Launched on August 3, 2004, NASA’s Mercury MESSENGER spacecraft has been rocketing around the inner solar system for the past few years, doing flybys of Earth, Venus, and its primary target—Mercury—as it prepares for the final phase of its mission. If all goes as planned, MESSENGER will enter Mercury orbit in March 2011, and it will spend a year observing the planet’s composition, magnetic field, geology, and exosphere.
On August 2, 2005, MESSENGER did a flyby of Earth, whipping around the planet at an altitude (at closest approach) of 2,348 kilometers (1,459 miles) and a maximum speed (relative to the ground) of nearly 11 kilometers per second (7 miles per second). This tremendous distance and speed meant that MESSENGER could provide no more than a fleeting glimpse of the Earth below, but the view’s unique perspective makes it worth sharing. This image shows the Pacific Ocean in the center, South America on the right and North America on the left. Smoke from fires in the Amazon obscured the lush vegetation of the rainforest, while just left of the apex of the globe, Tropical Storm Harvey was taking shape in the Atlantic Ocean.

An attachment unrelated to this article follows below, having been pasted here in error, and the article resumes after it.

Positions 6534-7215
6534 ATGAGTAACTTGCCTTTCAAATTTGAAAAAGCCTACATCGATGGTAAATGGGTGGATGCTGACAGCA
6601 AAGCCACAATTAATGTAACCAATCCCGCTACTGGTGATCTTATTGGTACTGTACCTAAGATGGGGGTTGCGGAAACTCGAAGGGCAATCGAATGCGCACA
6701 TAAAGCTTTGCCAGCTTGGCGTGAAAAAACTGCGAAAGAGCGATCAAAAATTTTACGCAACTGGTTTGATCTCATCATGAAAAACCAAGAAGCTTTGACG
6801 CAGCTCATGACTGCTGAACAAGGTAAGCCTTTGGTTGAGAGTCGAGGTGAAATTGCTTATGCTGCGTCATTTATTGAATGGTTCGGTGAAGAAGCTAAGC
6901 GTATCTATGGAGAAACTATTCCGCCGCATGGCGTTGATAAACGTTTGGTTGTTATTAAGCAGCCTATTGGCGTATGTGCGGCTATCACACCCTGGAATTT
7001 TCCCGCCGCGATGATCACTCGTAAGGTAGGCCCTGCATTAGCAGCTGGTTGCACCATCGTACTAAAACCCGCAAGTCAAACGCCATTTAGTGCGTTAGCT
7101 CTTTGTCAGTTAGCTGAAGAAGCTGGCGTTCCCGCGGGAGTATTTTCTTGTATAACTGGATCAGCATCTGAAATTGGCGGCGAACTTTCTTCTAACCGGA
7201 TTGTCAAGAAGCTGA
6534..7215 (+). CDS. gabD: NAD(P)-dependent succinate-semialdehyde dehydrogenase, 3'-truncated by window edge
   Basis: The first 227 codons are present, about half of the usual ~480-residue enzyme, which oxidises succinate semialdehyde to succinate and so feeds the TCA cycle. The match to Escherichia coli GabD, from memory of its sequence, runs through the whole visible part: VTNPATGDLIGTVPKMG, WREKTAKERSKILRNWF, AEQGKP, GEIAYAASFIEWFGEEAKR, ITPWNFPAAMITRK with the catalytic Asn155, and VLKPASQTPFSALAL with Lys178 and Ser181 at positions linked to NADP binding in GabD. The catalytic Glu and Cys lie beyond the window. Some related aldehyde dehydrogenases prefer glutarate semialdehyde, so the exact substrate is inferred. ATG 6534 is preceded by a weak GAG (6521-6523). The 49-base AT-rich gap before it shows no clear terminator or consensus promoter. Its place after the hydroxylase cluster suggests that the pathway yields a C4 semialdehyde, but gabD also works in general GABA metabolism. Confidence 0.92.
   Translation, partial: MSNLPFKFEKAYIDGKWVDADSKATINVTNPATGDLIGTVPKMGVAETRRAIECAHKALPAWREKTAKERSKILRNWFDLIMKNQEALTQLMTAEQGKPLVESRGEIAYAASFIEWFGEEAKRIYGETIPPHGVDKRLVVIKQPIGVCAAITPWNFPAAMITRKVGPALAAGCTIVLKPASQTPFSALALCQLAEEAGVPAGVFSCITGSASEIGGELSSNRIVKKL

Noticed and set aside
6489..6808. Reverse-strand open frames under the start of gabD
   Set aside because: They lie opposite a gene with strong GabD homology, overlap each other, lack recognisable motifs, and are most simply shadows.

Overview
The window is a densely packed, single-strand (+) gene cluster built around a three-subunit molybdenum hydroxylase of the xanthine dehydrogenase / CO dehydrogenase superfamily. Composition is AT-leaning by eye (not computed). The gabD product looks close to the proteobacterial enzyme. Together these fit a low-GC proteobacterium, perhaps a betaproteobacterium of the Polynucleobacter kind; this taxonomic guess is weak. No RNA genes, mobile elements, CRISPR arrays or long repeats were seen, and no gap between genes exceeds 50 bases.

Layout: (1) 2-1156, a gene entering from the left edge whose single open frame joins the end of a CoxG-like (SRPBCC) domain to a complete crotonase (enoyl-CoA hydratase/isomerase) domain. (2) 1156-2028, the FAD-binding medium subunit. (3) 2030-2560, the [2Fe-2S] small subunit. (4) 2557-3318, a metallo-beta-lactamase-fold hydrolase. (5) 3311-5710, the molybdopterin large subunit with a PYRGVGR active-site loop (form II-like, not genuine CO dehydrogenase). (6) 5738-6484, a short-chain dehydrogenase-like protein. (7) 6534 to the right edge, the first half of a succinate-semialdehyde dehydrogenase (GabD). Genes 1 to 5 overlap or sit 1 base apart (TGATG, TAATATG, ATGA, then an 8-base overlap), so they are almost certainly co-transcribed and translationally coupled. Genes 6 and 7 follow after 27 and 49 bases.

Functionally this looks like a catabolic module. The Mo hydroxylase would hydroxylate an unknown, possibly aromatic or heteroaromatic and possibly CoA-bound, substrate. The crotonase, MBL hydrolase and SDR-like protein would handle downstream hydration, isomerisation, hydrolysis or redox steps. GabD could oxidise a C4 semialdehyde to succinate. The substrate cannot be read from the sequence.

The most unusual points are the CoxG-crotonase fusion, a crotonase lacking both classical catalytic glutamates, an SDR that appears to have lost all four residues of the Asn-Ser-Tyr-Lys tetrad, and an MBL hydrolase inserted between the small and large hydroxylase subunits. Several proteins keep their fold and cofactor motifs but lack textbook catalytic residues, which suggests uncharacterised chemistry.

The Earth Observatory previously published a view of Earth from earlier in the flyby when South America and Africa were in view. Movies of the flyby are available on the MESSENGER Project Webpage.
Image courtesy NASA, Johns Hopkins University Applied Physics Laboratory, and Carnegie Institution of Washington. Caption by Rebecca Lindsey.
This image of Earth was captured by the MESSENGER spacecraft during a flyby of our home planet on August 2, 2005. Parts of South and North America were in view.